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Monday, February 21, 2011

Through the River and Over the Woods

What one sees in the roads – the likely possibility that the locals deliberately leave them in minor disrepair to discourage the gringos – seems also true at the river. When I first arrived, I could find no simple way to traverse the Chiriquí Viejo other than dancing across on the stones like the locals do, and hope not to fall in. The bridge that had straddled the fording place, someone explained, had washed away in the last rainy season, and nobody had gotten around to putting up a new one.

This fording place is, however, a frequently used thoroughfare. I have grown accustomed to seeing local people dance across on wet stones surrounded by roiling white rapids, clearly familiar so with the crossing that they didn’t hesitate but seemed almost to fly over the waters. In my desire to visit the other side – which looked fascinatingly wild from the Paso Ancho side where I stood – I was building up my courage to try to emulate them, or perhaps adopt the coward’s route and take to the water with pants legs rolled up and my socks and shoes in hand.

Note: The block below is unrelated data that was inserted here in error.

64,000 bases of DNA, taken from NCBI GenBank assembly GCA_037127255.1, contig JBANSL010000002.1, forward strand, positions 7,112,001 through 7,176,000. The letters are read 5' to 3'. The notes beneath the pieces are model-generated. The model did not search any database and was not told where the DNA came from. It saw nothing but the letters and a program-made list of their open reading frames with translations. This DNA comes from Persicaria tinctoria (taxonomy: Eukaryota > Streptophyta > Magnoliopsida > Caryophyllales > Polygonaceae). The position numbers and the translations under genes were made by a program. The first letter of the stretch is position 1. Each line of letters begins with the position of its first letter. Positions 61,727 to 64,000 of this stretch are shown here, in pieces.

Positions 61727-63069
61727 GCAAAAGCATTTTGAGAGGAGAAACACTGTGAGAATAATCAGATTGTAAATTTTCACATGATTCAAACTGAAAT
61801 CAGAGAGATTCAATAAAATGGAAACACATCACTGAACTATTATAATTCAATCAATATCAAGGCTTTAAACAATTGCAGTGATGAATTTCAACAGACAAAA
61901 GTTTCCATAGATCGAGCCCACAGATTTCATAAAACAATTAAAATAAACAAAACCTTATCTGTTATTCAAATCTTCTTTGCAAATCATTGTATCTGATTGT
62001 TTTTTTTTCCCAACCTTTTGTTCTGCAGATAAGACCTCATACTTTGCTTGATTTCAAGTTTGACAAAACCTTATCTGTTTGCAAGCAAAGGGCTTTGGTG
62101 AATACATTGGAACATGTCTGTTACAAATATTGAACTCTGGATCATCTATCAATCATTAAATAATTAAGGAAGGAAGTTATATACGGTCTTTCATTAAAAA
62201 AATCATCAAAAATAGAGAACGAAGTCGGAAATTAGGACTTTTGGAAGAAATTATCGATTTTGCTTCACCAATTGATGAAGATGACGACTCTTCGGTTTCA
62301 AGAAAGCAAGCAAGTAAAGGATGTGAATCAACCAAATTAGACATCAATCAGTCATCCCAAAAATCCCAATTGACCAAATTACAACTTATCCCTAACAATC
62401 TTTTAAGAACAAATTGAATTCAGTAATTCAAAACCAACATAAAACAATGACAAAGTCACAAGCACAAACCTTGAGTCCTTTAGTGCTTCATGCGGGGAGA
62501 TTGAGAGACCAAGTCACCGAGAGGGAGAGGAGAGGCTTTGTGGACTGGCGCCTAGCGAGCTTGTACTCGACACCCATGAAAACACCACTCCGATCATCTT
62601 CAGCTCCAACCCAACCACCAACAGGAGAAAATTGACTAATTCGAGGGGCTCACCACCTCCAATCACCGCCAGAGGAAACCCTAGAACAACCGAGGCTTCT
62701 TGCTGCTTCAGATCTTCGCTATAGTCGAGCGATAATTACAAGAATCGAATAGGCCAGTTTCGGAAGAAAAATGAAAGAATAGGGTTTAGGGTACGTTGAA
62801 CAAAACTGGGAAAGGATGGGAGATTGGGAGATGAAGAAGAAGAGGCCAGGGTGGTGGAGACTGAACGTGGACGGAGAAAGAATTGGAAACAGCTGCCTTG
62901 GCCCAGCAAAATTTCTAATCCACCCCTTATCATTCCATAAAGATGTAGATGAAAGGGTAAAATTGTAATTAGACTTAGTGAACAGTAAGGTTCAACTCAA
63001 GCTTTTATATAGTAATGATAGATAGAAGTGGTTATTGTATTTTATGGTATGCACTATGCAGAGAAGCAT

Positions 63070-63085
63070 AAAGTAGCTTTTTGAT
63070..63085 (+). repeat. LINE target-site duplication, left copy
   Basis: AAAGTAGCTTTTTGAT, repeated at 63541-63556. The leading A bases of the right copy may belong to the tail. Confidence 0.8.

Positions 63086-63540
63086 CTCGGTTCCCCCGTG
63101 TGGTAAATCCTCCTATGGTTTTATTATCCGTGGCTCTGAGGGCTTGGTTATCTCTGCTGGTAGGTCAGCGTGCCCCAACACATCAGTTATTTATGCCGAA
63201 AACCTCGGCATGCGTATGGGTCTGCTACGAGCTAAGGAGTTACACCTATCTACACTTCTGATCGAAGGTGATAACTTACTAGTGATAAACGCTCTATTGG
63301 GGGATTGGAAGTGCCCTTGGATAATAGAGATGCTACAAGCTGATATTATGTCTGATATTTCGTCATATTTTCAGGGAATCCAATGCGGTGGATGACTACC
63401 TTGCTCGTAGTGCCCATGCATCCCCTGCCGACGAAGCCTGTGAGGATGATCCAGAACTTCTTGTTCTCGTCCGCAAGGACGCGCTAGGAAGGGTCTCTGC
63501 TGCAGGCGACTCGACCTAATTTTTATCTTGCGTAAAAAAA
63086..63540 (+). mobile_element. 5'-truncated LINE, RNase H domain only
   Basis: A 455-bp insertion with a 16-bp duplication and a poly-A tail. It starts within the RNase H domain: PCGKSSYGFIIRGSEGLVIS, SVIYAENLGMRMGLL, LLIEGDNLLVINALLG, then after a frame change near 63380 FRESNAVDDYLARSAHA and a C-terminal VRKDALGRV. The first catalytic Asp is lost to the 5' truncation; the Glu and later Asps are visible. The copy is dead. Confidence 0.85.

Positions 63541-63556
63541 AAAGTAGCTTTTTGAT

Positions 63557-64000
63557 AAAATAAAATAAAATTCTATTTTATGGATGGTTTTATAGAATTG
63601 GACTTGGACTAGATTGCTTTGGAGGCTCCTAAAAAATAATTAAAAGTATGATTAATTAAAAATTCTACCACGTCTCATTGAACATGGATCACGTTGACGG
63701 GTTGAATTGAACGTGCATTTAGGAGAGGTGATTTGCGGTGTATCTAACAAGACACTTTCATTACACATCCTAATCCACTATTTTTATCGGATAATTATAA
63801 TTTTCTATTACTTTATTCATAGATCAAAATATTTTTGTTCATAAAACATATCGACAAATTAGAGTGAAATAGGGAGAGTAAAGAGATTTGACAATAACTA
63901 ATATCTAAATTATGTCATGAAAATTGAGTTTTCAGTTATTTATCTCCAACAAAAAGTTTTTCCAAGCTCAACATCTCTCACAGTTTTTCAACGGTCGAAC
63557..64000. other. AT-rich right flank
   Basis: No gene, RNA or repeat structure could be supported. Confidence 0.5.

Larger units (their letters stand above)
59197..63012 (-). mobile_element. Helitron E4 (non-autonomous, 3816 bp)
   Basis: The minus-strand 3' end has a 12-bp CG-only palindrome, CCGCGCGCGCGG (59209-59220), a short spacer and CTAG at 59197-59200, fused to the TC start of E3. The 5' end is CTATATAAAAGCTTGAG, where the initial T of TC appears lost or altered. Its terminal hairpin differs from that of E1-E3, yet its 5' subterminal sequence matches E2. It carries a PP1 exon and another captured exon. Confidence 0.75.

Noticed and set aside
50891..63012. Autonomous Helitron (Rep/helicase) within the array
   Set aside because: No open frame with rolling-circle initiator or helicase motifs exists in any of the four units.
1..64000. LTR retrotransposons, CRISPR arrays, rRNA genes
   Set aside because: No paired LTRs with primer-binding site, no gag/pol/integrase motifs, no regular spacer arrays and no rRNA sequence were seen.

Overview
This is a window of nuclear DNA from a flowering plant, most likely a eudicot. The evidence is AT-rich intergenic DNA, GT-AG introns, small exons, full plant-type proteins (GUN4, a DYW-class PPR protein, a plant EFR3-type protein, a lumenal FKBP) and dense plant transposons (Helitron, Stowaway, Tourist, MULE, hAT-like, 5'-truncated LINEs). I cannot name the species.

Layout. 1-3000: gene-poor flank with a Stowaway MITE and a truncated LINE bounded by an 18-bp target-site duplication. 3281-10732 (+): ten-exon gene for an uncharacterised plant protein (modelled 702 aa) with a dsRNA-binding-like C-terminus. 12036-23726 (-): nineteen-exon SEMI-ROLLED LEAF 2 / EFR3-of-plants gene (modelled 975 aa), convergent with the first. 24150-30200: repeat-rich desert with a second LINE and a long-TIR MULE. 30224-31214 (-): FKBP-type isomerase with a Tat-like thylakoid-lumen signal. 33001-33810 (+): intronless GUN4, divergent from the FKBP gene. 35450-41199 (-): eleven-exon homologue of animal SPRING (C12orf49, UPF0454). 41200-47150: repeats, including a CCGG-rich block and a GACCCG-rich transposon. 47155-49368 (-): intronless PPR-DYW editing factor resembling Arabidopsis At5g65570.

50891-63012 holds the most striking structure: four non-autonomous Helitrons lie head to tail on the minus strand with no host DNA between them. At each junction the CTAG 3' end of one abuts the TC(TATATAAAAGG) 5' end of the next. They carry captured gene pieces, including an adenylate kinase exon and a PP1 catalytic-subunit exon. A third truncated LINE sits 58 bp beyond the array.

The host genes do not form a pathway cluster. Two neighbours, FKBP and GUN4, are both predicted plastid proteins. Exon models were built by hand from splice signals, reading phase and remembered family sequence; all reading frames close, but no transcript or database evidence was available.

But then one day I came down and found a new bridge had been built.

In its own way it rivals the engineering marvels of the world – the Golden Gate Bridge and the Brooklyn Bridge, even. But it was not built for gringo traffic: it consists of three logs, one sagging in the middle, braced at either end by piles of unsecured rocks, and two lengths of barbed wire for handholds. It must have taken a lot of effort to drag the rocks and logs hither and angle the logs across the river. And now, as they did on the stones, the local folks now walk across this span as comfortably as if it were a promenade in the Bois de Boulogne.

* * *

As they come to me to be written, new chapters will be added to this blog, so stay tuned! But the blogs up to a certain point are now chapters are now in a book.

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